Juveniles of three to four inch total length are best for most aquarists. They are extremely hardy at this size, adaptive behaviorally and easy to train on non-natural foods. Tank raised individuals have been offered from time to time of smaller, but acceptable lengths, and substantial savings. Try one of these if you can find them.

Larger to largest individuals, up to sixteen inches, should only be tried in huge capacity systems, a few to several hundred gallons. Over six inches or so, specimens have a greater propensity to go on food strikes, and develop other 'anomalous' poor adaptive activities. If you want a big French, either grow one up yourself or purchase a trade-in; large wild-caught angels frequently fair poorly.

Most specimens offered have been collected by non-damaging means and adapt well to captivity. The most disqualifying criteria are labored, rapid breathing; indicative of probable handling damage and possible heavy gill-parasite load. If the individual eats readily and seems interested in it's environment, I would easily overlook a torn fin.

Environment:

Chemically, French angels are extremely tolerant as marine species go. They have been used to institute nutrient cycling in place of the "standard" damsels.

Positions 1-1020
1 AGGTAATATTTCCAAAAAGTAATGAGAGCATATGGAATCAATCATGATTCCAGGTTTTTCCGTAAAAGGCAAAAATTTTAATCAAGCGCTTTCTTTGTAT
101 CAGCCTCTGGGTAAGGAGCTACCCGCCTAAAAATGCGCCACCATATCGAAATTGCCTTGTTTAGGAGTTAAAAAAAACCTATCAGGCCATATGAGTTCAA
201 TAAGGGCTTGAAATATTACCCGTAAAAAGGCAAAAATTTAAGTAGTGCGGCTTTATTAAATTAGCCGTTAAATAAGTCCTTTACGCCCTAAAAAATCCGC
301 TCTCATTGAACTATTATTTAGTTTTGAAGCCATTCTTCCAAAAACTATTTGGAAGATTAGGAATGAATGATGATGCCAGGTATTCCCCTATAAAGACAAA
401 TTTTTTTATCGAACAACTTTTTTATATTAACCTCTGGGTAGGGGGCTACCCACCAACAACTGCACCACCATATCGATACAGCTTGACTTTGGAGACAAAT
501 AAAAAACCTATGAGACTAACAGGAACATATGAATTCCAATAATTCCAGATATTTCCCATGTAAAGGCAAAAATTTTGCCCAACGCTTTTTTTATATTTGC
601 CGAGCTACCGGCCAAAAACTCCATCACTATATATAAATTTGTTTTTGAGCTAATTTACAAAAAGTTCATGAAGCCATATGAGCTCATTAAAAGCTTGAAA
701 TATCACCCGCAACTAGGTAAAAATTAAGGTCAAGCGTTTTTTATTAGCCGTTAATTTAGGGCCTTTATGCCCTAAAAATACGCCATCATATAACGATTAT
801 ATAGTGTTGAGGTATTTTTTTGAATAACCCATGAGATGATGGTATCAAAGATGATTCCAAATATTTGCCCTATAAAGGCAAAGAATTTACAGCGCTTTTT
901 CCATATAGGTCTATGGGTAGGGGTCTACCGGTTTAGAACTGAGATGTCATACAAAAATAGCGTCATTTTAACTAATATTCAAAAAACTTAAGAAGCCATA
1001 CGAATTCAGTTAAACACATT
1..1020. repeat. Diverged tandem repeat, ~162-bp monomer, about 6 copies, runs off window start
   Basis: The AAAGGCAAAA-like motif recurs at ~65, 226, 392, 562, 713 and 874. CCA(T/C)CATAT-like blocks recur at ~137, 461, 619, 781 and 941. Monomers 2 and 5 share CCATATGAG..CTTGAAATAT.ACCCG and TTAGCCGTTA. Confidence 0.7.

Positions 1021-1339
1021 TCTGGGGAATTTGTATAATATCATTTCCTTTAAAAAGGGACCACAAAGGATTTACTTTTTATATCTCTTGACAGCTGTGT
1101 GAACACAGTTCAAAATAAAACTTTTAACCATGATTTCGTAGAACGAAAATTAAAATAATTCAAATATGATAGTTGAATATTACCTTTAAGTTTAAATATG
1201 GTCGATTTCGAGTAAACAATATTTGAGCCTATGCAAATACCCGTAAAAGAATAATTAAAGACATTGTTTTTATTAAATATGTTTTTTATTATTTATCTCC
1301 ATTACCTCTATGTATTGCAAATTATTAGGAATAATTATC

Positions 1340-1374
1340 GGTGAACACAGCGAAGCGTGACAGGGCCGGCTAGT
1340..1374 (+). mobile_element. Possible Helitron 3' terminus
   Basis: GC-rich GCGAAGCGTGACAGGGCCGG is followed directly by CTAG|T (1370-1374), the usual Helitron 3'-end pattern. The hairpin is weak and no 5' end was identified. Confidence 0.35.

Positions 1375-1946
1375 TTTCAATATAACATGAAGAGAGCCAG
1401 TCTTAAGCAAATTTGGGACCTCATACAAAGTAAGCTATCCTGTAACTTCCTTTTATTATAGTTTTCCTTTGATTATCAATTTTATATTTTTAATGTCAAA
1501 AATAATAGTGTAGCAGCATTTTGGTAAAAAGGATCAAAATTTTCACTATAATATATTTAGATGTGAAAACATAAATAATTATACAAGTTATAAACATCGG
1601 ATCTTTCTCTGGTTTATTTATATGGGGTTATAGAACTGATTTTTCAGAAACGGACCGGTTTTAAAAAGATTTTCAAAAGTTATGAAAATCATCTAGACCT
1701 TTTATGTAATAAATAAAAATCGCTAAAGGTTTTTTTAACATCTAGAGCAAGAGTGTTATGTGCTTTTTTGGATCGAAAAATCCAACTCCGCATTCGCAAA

Physically, also, they do well under a broad range of conditions. Temperatures in the low to upper seventy degrees Fahrenheit are within their natural range. French's are euryhaline; that is, not sensitive to a wide span of salinity. The lower range of specific gravities, 1.018-1.021 is suggested. This saves on salt mix, allows for greater gaseous diffusion, and disfavors external parasites.

Habitat-wise, the French's offered in fish stores are found associated with rocky, broken bottoms and over grassy flats from Florida to Brazil, in the Bahamas to the Gulf of Mexico. Provide numerous rock, coral et alia nooks and crannies/comfort spaces for this angel and it's tankmates.

French angels are best kept one to a tank. If they are to be mixed with angels of other genera, it is best to introduce them to as large a system as possible (fifty gallons plus) at the same time. Often, a new slightly larger individual may be added in an established angel system. Moving some of the habitat around and feeding at the time, and keeping a sharp eye are requisite. Pay careful attention if mixing angels within this genus, as one will grow more quickly and eventually do harm to it's fellows in all but the largest of systems.

Behavior:

Small French's display a fluttery motion, as if wagging their bodies when they swim. The sibling gray angel species do not "wag".